The sector average returns are less impressive when compared to returns on cash.

A total return of 12.2 per cent over five years equates to just over 2 per cent a year, a rate easily matched by many deposit rates for cash, even taking into account the low rates on offer over the past four years. Over three years, the average return rises to around 4 per cent a year but even this fails to outshine cash.

According to Moneyfacts, the best five-year fixed rate bonds for cash deposits paid out just over 4 per cent consistently over recent years.

When you look at the returns available last year, the picture is even less impressive.

The negative 1.3 per cent the sector returned over the past 12 months compares poorly with the rates of just under 3 per cent currently available on one-year fixed rate bonds and 2.6 per cent on cash Isas.

There are efforts to find other ways of comparing funds. For example, FE Trustnet expanded its fund rating system to cover absolute return funds earlier this year.

Investment product consultant Rob Gleeson says: “Absolute return funds have been hard to rate because they are not managed against a traditional benchmark. FE has devised a way to measure outperformance using Sortino ratios as well as alpha versus a benchmark. This allows us to score absolute return funds on a like-for-like basis with other sectors to allow investors to compare them with funds targeting relative outperformance.”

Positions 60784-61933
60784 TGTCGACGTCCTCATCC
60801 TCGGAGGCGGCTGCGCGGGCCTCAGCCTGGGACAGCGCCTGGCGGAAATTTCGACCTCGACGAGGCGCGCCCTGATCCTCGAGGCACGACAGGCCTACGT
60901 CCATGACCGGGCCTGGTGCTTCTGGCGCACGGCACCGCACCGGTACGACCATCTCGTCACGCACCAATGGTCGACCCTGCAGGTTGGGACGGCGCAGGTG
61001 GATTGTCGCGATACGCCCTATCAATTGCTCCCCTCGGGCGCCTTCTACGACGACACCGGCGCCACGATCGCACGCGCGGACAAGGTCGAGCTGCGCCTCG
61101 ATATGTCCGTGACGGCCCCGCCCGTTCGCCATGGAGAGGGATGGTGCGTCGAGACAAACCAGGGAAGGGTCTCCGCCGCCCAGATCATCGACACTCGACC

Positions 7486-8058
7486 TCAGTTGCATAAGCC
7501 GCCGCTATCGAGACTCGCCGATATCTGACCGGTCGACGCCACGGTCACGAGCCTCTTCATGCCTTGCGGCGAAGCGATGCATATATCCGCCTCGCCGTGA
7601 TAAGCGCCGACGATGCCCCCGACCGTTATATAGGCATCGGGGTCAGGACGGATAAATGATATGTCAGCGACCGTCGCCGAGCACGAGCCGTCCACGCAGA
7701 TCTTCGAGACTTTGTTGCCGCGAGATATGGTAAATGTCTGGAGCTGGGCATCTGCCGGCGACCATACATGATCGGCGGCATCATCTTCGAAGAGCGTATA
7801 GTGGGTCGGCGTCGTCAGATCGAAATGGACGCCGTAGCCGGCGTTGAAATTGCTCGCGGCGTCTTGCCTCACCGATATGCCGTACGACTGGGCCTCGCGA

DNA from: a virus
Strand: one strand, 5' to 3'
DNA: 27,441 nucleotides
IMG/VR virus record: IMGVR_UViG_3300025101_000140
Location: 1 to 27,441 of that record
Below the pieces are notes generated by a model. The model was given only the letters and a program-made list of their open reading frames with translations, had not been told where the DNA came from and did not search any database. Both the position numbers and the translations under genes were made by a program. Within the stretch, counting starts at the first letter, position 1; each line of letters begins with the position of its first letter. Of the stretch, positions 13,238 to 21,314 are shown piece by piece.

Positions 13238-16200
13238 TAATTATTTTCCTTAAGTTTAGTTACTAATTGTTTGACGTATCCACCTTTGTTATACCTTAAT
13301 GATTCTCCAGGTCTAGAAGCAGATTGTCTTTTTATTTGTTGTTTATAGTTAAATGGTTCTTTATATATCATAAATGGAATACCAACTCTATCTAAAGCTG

The Trustnet ratings look at the level of outperformance of a fund, its volatility and the consistency with which it has beaten its benchmark.

Covering performance over the past three years, only three funds, Henderson credit alpha, Insight absolute insight and Standard Life Gars fund, achieved the top FE rating of five crowns.

But this still leaves the difficulty of establishing which other funds to use for a like-for-like comparison.

Despite the difficulties in comparing funds, the sector remains popular with investors. Total assets invested are now worth £22.8bn and it was the 12th most popular IMA sector according to February sales, with £77m of fund inflows.

This sharp growth has attracted the attention of the FSA, which included absolute return funds in its retail conduct risk outlook released in 2012.

The FSA has raised concerns about the variety and complexity of funds in this sector, which could lead to a lack of understanding of these products by both investors and advisers and their potential to be unsuitable for some retail investors.

The FSA said: “Advisers must also ensure they meet their obligations in relation to their understanding of the product and the risks involved and the extent to which recommended products meet the needs of their consumers.”

Due to the difficulties involved in comparing the different investment strategies used in the sector, the FSA has warned that advisers had better know their onions when it comes to absolute returns.